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Super Storms

By Emily Slavin

Photo credit: Jeff Schmaltz, NASA, Wikimedia Commons

At the peak of the 2015 hurricane season the largest ever, recorded category 5 Hurricane hit the Pacific coast of Mexico, Hurricane Patricia. Hurricanes are amongst some of the most catastrophic meteorological phenomena that occur and one of particular impact in recent history is that of Hurricane Katrina which devastated New Orleans, USA, in 2005.

Hurricane Patricia maxed out as a category 5 storm of the Saffir-Simpson wind scale, meaning the Hurricane had a maximum sustained wind speed surpassing 156mph. The highest recorded wind speed was 200mph, and it documented a record low in barometric pressure for hurricanes in the Western Hemisphere [1]. The unprecedented records of Patricia raise the question of whether this unique storm was a combination of perfect timing and conditions for initiation and intensification or whether it is part of the longer trend of changing climate through anthropogenic warming.


The formation of hurricanes is referred to as cyclogenesis. Cyclogenesis is a heat driven process. Initially, warm waters are required to provide a sufficient convection. The general consensus is that sea surface temperatures (SSTs) of at least 26.5oC for a depth at least 50m from the ocean surface is necessary to maintain a tropical cyclone. In the case of Hurricane Patricia the SSTs were recorded to be 30oC [2]. Evaporation from the ocean surface occurs and a rising warm air mass cools dependent on the atmospheric lapse rate, and condenses. On condensation, the latent heat produced acts as another form of energy transfer and sustains the system.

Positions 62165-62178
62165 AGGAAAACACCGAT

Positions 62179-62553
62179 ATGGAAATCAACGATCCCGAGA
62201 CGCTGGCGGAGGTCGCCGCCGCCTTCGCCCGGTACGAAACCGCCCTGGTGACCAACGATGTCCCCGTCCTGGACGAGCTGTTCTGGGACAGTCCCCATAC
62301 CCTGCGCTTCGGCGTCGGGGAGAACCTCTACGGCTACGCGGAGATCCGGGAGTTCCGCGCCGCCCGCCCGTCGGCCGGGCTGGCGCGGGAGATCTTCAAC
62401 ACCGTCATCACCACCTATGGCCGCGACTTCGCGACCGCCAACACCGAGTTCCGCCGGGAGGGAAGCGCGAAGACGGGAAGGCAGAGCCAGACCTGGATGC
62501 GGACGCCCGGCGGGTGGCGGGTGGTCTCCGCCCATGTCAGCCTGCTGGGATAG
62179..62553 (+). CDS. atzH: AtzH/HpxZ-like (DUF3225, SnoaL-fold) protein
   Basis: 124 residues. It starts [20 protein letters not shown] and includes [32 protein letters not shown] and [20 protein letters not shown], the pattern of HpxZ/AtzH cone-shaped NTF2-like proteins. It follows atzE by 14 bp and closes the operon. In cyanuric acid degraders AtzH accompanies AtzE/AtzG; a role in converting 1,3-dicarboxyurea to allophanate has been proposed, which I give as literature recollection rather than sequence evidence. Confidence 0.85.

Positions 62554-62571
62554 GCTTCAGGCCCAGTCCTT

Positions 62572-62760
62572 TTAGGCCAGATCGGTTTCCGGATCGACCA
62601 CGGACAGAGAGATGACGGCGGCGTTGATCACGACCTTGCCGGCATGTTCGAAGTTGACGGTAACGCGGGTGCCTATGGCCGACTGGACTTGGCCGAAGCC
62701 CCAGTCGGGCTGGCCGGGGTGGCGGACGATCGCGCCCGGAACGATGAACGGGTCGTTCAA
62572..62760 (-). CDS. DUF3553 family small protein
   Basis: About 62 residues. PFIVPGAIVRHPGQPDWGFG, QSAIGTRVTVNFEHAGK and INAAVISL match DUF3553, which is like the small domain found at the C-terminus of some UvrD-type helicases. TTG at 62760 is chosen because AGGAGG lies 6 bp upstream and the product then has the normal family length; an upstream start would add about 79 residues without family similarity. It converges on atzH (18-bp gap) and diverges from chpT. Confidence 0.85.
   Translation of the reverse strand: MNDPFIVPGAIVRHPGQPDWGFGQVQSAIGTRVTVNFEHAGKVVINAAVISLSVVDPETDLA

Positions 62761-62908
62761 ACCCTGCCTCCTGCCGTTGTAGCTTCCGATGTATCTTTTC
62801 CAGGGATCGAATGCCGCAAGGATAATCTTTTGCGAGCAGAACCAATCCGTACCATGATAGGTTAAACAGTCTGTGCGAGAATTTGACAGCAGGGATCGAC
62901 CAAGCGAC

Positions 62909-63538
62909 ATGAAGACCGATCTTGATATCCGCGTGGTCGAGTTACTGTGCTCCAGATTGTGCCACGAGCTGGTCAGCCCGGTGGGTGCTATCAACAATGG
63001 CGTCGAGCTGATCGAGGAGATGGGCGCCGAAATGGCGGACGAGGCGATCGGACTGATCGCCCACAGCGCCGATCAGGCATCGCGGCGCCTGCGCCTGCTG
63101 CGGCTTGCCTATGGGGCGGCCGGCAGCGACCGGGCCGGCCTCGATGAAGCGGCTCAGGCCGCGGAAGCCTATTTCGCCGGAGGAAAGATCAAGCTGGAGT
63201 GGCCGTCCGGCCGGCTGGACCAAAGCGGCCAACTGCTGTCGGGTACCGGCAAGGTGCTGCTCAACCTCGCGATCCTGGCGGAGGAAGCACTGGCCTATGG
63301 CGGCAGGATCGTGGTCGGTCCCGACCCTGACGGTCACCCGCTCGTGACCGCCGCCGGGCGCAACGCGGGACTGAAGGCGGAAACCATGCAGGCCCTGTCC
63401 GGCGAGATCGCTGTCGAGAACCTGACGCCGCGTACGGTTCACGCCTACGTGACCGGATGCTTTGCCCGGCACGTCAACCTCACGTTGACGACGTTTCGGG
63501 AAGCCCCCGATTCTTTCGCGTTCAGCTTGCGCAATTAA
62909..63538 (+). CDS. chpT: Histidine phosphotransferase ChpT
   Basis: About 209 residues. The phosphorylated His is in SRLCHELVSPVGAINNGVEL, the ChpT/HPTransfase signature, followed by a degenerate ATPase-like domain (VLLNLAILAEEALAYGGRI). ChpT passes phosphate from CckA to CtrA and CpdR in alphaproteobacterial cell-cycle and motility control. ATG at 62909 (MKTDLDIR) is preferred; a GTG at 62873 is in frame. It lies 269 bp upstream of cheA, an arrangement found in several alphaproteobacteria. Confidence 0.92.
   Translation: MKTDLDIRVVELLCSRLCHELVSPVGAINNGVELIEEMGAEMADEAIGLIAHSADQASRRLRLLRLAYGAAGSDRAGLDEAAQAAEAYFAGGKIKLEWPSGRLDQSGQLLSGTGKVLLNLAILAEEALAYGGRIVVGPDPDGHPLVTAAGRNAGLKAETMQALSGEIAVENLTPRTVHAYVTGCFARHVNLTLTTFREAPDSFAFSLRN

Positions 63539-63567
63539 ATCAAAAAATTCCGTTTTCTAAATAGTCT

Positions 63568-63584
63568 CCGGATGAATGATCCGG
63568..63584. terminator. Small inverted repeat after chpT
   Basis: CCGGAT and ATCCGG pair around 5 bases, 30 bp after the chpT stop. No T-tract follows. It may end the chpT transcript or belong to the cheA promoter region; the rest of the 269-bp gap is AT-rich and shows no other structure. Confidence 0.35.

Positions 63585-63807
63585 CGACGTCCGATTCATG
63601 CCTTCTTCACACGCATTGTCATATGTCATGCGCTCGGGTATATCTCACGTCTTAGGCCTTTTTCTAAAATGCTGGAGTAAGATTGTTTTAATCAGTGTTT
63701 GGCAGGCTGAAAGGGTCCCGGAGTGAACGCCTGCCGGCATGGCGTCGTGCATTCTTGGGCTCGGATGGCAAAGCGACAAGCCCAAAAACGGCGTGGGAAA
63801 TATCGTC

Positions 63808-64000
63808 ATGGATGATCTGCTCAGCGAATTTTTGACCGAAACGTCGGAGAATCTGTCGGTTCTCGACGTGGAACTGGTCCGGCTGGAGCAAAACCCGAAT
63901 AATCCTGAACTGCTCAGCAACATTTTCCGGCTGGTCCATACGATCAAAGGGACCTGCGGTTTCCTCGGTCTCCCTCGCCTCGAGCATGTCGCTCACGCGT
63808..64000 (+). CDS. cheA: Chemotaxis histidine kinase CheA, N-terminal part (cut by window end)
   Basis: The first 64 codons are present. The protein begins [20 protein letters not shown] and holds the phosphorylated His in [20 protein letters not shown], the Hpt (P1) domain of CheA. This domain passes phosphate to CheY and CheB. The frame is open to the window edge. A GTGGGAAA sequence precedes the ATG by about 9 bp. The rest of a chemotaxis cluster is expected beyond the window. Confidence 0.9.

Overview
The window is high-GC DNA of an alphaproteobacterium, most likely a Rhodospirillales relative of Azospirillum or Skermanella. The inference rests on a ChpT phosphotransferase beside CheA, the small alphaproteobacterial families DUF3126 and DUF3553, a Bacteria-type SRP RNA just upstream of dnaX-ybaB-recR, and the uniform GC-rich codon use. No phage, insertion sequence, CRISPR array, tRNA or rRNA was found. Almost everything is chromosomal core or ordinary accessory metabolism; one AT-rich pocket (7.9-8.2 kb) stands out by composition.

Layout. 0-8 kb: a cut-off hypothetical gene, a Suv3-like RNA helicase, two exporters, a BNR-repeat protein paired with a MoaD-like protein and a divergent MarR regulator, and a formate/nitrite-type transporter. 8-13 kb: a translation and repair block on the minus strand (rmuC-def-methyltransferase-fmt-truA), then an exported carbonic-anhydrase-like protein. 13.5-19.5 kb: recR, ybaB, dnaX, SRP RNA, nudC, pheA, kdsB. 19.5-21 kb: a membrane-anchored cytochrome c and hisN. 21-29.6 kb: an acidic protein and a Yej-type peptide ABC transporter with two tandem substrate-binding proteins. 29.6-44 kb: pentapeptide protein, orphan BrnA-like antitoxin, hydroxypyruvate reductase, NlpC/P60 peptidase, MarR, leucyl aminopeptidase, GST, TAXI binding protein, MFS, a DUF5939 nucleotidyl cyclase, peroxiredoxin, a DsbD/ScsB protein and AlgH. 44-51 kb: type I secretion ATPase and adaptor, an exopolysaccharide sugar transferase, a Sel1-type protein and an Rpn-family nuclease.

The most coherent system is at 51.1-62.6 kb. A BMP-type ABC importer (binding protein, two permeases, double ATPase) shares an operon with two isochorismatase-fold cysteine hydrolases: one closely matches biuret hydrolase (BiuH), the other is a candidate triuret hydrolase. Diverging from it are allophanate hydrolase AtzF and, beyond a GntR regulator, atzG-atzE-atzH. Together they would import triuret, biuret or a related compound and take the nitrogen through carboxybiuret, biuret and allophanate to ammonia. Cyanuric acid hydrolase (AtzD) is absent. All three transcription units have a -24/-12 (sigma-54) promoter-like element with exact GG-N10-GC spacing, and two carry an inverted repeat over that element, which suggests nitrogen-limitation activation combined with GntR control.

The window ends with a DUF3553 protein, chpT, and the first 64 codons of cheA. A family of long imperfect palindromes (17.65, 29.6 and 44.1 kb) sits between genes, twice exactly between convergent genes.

This convection produces a pressure drop near the surface, which in turn promotes air masses from surrounding high pressure areas to respond to the pressure drop by accelerating inward and rotating (Figure 1) [3]. The inflow of air from the surrounding high-pressure areas warms and rises, which increases the lifting effect and intensifies the storm. This establishes a feedback loop driven by the supply of warm air.

Patricia originated as an area of low pressure near the Gulf of Tehuantepec on the 14th October. By October 17th a large area of convection had established itself and steadily the feedback loop developed a concentrated area of convection around the core of the system [4].

Instability in the atmosphere produces pressure gradients that in essence develop regions of low pressure at the location of genesis, causing upper level divergence (an air mass moving away from an area). Hence in cyclogenesis, upper level divergence needs to be greater than lower level convergence in order to create a fall in pressure to allow the development of a zone of ascending air, promoting convection and energy transfer. This most commonly occurs when upper level waves of the atmosphere are meridional and strong. Meridional refers to a wind pattern with characteristic troughs and ridges, whereby the waves cross latitude lines at an angle.

Low vertical wind shear is also important for the formation and maintenance of tropical storm systems. Vertical wind shear refers to the change of winds with height, in particular the wind speed and direction between ~5,000 to 35,000 feet above the ground. Strong vertical shear can breakdown hurricanes and prevent them from forming. High vertical wind shear for example can distort the shape of a hurricane. A slant in the central column of ascending air can weaken the heat and energy transfer of the system, thus reducing the hurricanes efficiency. Therefore, strong zonal wind shear can be highly detrimental for hurricane formation or sustainability. For Patricia, wind shear was exceptionally light, promoting the rapid intensification of the storm to category 5 [2].

Therefore it seems apparent that conditions in the Gulf of Tehuantepec were ideal for tropical cyclogenesis. The atmospheric-ocean coupling suited the formation of Patricia and the high SSTs in East Pacific region promoted strong convection to sustain the storm. The speed of storm intensification was rapid, further indicating the suitability of conditions. Hurricane Patricia intensified rapidly from the 22nd to 23rd October becoming classified as a category 5 storm. On the 23rd October Hurricane Patricia hit land near Cuixmala, Mexico, as a category 5 although considerably weakened [2].